Children with entitlement issues can lack the resilience and problem-solving skills needed in adulthood. This can lead to problems in the workplace and romantic relationships and even increase their risk for addiction.
9. Teach them (and yourself) about privilege
At its core, entitlement is a feeling of a right to certain privileges.
Bring diversity into your child’s life by visiting new places, taking in unfamiliar cultures, and learning about other ways of living.
Learning about systemic racism and how to be an ally can help your stepchild be more aware of their behavior and beliefs and how they impact others. Consider what type of example your behavior sets.
10. Consider therapy
Remember that you’re never on your own with tough parenting issues.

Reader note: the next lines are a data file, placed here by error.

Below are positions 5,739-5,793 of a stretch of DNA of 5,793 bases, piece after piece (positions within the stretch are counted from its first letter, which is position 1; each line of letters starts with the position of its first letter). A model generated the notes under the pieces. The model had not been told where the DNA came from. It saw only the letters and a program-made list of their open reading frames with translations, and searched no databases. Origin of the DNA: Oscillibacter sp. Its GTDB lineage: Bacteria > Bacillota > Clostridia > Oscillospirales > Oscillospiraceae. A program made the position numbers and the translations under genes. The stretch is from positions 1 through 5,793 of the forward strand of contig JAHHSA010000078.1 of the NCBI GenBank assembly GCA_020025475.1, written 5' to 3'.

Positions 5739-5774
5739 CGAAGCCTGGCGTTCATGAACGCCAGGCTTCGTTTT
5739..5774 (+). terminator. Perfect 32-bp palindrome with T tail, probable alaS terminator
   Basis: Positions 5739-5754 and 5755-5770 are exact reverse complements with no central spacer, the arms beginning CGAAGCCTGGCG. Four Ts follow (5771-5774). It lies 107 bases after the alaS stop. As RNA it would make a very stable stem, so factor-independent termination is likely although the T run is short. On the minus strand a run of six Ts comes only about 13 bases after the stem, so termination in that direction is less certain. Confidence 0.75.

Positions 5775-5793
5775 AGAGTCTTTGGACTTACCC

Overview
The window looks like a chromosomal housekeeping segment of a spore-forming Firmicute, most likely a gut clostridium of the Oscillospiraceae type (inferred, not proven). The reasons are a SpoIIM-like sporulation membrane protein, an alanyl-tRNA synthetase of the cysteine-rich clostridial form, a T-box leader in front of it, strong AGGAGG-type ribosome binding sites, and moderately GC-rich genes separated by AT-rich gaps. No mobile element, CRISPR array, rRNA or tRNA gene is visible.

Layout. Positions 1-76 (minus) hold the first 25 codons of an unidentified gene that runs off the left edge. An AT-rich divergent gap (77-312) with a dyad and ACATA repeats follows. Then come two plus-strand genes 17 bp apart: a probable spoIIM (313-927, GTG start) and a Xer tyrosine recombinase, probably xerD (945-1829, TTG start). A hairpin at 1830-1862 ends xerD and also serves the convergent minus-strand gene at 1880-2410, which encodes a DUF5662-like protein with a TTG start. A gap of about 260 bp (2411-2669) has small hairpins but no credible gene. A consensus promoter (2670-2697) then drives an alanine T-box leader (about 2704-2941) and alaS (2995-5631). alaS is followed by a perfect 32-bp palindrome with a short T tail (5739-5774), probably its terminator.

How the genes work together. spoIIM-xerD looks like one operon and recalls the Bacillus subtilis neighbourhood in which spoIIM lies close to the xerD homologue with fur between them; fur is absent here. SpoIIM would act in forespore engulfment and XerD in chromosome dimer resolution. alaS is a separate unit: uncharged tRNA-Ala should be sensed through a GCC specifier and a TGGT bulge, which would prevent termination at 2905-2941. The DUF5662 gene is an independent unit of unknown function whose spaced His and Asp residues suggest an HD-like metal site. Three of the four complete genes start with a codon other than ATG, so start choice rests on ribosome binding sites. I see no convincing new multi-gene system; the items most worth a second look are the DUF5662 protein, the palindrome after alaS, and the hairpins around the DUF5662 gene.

You and your partner could work with a therapist to evaluate and shift your parenting styles to address your stepchild’s troubles.
Therapy is a great tool for self-reflection and growth, so it could also be time to help your teen find a therapist to start their own work.
How to talk to the other biological parent about your stepchild
Blended family dynamics are sensitive, so approach any conversation with the other parent with caution. Make sure that your partner is on board, and it’s probably best for your partner to initiate the conversation.
Rather than cast blame or rehash the past, focus your efforts on the future and try to identify areas where all of you can be consistent with the child. Can you all agree on no video games until chores are done? Or to limit the child’s spending money?
Last of all – Be patient
As you try to implement some changes, know that it will take time. Expect pushback and periods of regression as well as growth. None of us change overnight, and childhood and adolescents are a complex, bumpy ride.